What does Semaglutide do?

Besides its use in managing type 2 diabetes, preliminary data shows that Semaglutide might have a role in managing other conditions, including type 1 diabetes, non-alcoholic fatty liver disease, non-alcoholic steatohepatitis, kidney disease, Alzheimer’s disease and pulmonary diseases [1].

Semaglutide has also been considered an anti-obesity medication, where it showed superior weight-loss potential to other GLP-1 receptor agonists in individuals with type 2 diabetes or obesity [5, 6].

Besides lowering blood glucose, Semaglutide decreases body weight and systolic blood pressure [7], but it increases the risk of nausea, vomiting and diarrhoea [7, 8].

What is an Autoimmune Disease?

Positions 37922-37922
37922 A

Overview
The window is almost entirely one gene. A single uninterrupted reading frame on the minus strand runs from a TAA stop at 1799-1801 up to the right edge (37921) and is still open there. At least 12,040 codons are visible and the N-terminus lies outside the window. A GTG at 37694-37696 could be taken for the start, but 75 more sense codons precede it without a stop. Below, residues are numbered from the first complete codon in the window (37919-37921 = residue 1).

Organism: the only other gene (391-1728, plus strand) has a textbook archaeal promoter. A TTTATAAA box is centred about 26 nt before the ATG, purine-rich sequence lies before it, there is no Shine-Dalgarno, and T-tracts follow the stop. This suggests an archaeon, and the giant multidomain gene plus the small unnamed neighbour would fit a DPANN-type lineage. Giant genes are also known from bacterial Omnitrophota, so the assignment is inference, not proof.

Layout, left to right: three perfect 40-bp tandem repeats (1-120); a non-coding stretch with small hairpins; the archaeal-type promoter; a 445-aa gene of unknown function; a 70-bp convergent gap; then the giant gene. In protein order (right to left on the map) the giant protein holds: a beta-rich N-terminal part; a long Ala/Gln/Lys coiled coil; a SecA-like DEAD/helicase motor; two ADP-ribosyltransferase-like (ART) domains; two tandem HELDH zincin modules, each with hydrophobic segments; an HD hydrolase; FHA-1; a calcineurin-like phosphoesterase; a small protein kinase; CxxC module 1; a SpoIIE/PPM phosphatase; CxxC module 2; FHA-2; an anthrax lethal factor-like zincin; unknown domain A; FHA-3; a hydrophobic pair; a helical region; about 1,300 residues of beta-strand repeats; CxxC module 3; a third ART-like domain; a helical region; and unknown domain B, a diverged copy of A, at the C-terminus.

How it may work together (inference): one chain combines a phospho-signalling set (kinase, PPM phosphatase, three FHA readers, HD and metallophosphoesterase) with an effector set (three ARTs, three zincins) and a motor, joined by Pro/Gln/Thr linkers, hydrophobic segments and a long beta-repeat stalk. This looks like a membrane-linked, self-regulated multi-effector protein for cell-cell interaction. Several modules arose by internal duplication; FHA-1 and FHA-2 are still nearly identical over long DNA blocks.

An autoimmune disease is a condition that arises when the immune system attacks the body’s healthy tissues, organs and cells under the mistaken belief that they are foreign, dangerous agents, instead of normal and vital parts of the body. Under normal circumstances, the immune system has the very important job of defending the body against harmful foreign invaders, including bacteria, viruses, toxic chemicals and other substances. But with autoimmune disease, the immune system erroneously attacks healthy cells, including those from the body’s tissues and organs. This damage could occur even in the absence of an infection or other external threat [9].